In fact, the only thing I would criticize Harvey for would be revealing his education and credentials to Karamuk. He didn’t have to do that. It is completely unethical (& idiotic) to label a journalist unfit for reporting just because of his education. Gillian Tett, one of the best finance/econ reporters out there, at least IMHO, has a Ph.D. in anthropology. One of the best econ. journalists in Turkey, IMHO, is a college dropout. At the end of the day, a journalist’s product shows his quality. I have often claimed that Karamuk’s crony friend Suluman the Economist does not know even basic econ., but that claim was based on what he was writing. I have never bothered to check his education, even after learning that he was once head of the Privatization Board in Turkey. To me, it doesn’t matter if he has Ph.D. in Econ., although I would question that degree in that case:) But Karamuk does the opposite: Rather than say “this is a bad article, so this Harvey guy doesn’t know Econ.”, his logic is the following: “This guy is not an Econ. major, so don’t believe what he writes”. Out-standing!!!
As for other “evidence”, Karatuk has included a short comment from a reader agreeing with him. Then, my own “evidence” is my readers’ comments, as well as the record-number of Facebook recommendations and tweets to the column…
… not to mention becoming the third most popular article in the Daily News on Monday…
…. as well as one of the most-commented!
Karamuk’s final piece of evidence is “a report by a major bank with a foreign partner”. Until recently, that “supplement 4” was nowhere to be seen. As of 12.15 p.m., there is a link that can not be clicked, and as of 13.00, the link can be clicked but doesn’t work, so Sabah will probably manage to put the link in the next few hours:) In any case, I am hyperlinking the Yapi Kredi Research weekly, which I believe he is talking about, for your convenience. I was planning to discuss that piece here as well, but this post became way too idiotic (I apologize, but that’s what happens if you try to discuss idiots’ idiotic arguments). Therefore, I will discuss it at the next post, which will be reserved for more analytical stuff about Monday’s column, but if you read it, you’ll see that it is simply calling for those on both sides of the issue to return to the facts and stop attacking assumed motivations. So it is not a vindication of Karamuk’s arguments at all.
As a final word, Karamuk resorts to what he does best, if what I’ve been hearing from econ. journalists is any guide. He threatens, saying that he “would not be so considerate next time” and that he “would break our hearts if we forced him to write again” and that “we would carry the burden in our sub-conscious for a long time”. I am really looking forward to that:) Joking aside, my advice to him: “Go and mob your poor employees, who have to put up with your shit every day since they have to take home the bacon. Your threats will not work outside your office walls…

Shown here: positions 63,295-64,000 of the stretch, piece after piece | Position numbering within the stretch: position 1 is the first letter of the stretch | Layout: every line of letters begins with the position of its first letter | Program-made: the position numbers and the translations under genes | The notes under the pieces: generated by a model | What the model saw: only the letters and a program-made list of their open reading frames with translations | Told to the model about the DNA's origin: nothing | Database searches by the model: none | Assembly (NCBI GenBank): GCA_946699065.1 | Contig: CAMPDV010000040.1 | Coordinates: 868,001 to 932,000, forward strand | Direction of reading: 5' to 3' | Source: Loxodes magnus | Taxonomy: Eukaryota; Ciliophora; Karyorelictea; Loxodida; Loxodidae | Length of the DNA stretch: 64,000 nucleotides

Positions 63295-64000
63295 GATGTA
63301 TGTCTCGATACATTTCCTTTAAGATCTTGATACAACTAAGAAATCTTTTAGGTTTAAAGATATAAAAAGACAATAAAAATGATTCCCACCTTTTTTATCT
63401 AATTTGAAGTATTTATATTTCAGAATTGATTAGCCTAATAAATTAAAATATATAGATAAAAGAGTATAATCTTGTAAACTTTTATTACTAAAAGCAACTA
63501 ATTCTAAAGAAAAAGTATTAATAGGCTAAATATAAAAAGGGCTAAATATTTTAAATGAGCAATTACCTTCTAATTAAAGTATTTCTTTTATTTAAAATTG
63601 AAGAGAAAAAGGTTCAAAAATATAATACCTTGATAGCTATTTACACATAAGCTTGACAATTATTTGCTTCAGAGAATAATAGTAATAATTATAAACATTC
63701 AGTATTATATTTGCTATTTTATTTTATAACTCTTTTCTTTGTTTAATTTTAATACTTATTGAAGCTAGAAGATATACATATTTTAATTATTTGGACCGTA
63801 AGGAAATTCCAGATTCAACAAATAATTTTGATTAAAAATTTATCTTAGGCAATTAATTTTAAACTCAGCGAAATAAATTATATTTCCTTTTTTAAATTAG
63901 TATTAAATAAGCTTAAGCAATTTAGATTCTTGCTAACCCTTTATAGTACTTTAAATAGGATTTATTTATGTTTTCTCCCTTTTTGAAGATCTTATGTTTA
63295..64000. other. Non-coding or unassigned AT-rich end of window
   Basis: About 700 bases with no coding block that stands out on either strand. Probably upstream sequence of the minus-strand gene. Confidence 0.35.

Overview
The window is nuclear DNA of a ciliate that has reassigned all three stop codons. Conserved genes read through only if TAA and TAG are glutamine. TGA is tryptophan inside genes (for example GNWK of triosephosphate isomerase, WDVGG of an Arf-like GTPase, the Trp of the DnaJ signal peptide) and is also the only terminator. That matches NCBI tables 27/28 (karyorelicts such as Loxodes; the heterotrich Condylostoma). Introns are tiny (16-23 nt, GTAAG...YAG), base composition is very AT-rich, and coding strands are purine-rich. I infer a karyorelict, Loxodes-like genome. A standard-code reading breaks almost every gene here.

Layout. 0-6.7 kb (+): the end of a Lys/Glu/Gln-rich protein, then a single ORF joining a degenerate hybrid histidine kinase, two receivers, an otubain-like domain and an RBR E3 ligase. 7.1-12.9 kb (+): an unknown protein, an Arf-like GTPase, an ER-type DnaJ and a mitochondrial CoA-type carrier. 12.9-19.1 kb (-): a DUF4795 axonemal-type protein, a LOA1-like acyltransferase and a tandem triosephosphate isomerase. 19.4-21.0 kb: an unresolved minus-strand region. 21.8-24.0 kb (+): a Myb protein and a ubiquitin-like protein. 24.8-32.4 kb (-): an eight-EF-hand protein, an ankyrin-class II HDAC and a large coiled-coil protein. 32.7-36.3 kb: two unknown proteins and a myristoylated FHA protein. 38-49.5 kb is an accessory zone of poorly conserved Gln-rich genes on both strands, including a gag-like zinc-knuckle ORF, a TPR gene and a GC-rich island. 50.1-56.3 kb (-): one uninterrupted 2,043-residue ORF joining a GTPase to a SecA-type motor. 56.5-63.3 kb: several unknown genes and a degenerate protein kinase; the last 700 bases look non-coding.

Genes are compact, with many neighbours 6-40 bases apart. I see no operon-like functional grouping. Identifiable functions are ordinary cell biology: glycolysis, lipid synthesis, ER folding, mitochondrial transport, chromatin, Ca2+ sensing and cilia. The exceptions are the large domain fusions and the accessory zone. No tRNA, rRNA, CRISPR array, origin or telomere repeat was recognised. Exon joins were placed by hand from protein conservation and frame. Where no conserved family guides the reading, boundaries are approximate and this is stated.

Anyway, the only good thing about this exchange is that I have now discovered another gem. I had missed out on Oguz Karamuk since he doesn’t write as often as Suluman the Economist, but I will be sure not to miss any of his stuff from now on as well.
5 Responses to “Turkey: More on Monday’s column”
A good piece of article… Thanks. In the deep down Karamuks' hidden dark soul, there lays a boy who is -more than likely- disturbed by his own parents.
Thanks,or "elinize saglik" as Turks would say. I am still laughing!!!:):):)
Well I was one of the 'poor employees' who stood against him. That s why I know 'the' structure well enough to describe in detail. 🙂
I have heard your article from a mutual friend, enjoyed it very much… Best.
Could I ask who the mutual friend is? Just curious. If you don't want to reveal him/her in the public sphere, feel free to email (emre.deliveliATgmail.com) or send by a Twitter message (EmreDeliveli)
In any case I am very happy to hear some people stood against him. And since you enjoyed the piece, I would like to tell you there is a follow-up, although it is not nearly as entertaining:
Also a very very important question about Oguz Karamuk: I and some buddies, including one who worked with him over at CNBC-e, were trying to determine which team he could be supporting. Having worked with him, would you know? Or could you ask someone who would know. I know this sounds silly, but I am losing sleep over the possibility that he could be a Besiktas fan:):):)